Embarrassment to creditors has also arisen in New Orleans from the following circumstances: Captain Hollins, without the knowledge or authority of the Department, without acquainting it with his actions, and when no appropriation existed for meeting the payment, made contract for ordnance and ordnance stores amounting to about $500,000. The amount of these contracts was for a long time unknown to the Department, and information of their extent was first acquired through the contractors themselves. The navy agent and an officer sent especially for the purpose were instructed to ascertain their amount, and an estimate was submitted to Congress and an appropriation obtained to pay them at the earliest possible moment thereafter, and on the very day I received the act of Congress I made a requisition for the funds, and they have been placed in New Orleans to meet all demands which have come to hand.
The statement of the Committee of Safety as to the amount of indebtedness is totally incorrect. No such amount as from $600,000 to $ 800,000 has been outstanding, and if the Treasury Department has sent to the disbursing of this Department the money for its requisition of March 1 for $300,000 they have funds in hand more than sufficient to meet every cent due by the Department and of which it has any knowledge. I annex copies of my letters to the Treasury Department,* and herewith return the communication of the Committee of Safety.
I am, respectfully, your obedient servant,
S. R. MALLORY,
Secretary of War.
RICHMOND, VA., March 6, 1862.
A copy of the foregoing report was forwarded to the Committee of Safety, by the President's direction, by his private secretary, as soon as received.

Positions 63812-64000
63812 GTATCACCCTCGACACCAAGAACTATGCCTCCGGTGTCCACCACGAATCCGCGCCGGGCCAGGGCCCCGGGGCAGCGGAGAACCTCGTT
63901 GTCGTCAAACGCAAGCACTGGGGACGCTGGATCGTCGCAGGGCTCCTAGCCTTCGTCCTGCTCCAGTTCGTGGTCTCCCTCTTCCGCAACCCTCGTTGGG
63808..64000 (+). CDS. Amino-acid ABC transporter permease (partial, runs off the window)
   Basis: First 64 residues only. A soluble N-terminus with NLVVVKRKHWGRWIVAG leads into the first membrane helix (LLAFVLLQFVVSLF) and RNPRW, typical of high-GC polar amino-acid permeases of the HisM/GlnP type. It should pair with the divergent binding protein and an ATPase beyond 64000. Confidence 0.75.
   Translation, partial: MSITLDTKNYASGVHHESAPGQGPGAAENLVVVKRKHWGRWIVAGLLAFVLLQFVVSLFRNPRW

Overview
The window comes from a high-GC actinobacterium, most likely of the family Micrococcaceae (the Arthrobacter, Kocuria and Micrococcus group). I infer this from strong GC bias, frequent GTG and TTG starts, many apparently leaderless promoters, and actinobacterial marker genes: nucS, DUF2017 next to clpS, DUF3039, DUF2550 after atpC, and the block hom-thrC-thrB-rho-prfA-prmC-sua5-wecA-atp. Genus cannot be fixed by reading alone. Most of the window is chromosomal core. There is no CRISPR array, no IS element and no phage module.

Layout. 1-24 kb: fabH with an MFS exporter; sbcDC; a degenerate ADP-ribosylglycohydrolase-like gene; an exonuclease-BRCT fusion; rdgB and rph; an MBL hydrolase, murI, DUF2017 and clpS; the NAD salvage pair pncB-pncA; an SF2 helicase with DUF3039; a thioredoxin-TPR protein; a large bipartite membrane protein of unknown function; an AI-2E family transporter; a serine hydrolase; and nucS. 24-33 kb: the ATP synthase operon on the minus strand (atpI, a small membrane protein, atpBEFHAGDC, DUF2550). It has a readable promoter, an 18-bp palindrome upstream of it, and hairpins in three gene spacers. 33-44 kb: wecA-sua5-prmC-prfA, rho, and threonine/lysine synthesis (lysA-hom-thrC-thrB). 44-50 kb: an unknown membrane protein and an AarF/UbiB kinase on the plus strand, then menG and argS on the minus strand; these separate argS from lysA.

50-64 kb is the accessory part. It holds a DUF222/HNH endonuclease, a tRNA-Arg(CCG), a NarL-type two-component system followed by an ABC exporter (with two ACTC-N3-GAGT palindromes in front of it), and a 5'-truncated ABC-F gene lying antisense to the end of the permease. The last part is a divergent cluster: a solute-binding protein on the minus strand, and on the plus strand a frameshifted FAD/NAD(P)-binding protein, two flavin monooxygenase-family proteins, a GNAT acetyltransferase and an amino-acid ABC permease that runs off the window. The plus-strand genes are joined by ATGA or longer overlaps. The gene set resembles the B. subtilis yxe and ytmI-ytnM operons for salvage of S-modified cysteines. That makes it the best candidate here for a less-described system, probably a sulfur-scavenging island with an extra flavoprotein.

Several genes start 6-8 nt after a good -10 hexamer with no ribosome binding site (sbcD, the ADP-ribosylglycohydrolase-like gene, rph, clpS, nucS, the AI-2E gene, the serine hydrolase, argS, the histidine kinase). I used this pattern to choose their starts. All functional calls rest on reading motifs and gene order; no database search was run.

BURTON N. HARRISON,
HDQRS. DEPARTMENT ALABAMA AND WEST FLORIDA,
Pensacola, Fla., March 8, 1862.
Captain THOMAS W. BRENT, C. S. N.,
SIR: The naval storekeeper in Pensacola was informed on the 4th instant, by my direction, that the naval stores in Pensacola should be removed to the interior and those now 15 miles out of town could remain where they are for the present. All the transportation at my disposal has been for some days and is now required to move troops and military stores to points where they are needed. I suggest, therefore, that you put such naval stores now in Pensacola as you can on the steamer Time. They can be placed on her while she is at the wharf in Pensacola, and continue to perform the service she is now engaged in. If it becomes necessary to evacuate this place (and I trust no such necessity will arrive), the captain of the Time has been ordered to run his boat as far up the Escambia as possible. At present and for some weeks it is believed that he can run her to within a few miles of the State line, to a point within a mile or two of the railroad. From that point the naval stores could be moved to the railroad for transportation elsewhere if necessary. The stores 15 miles from Pensacola should be moved
* Not found.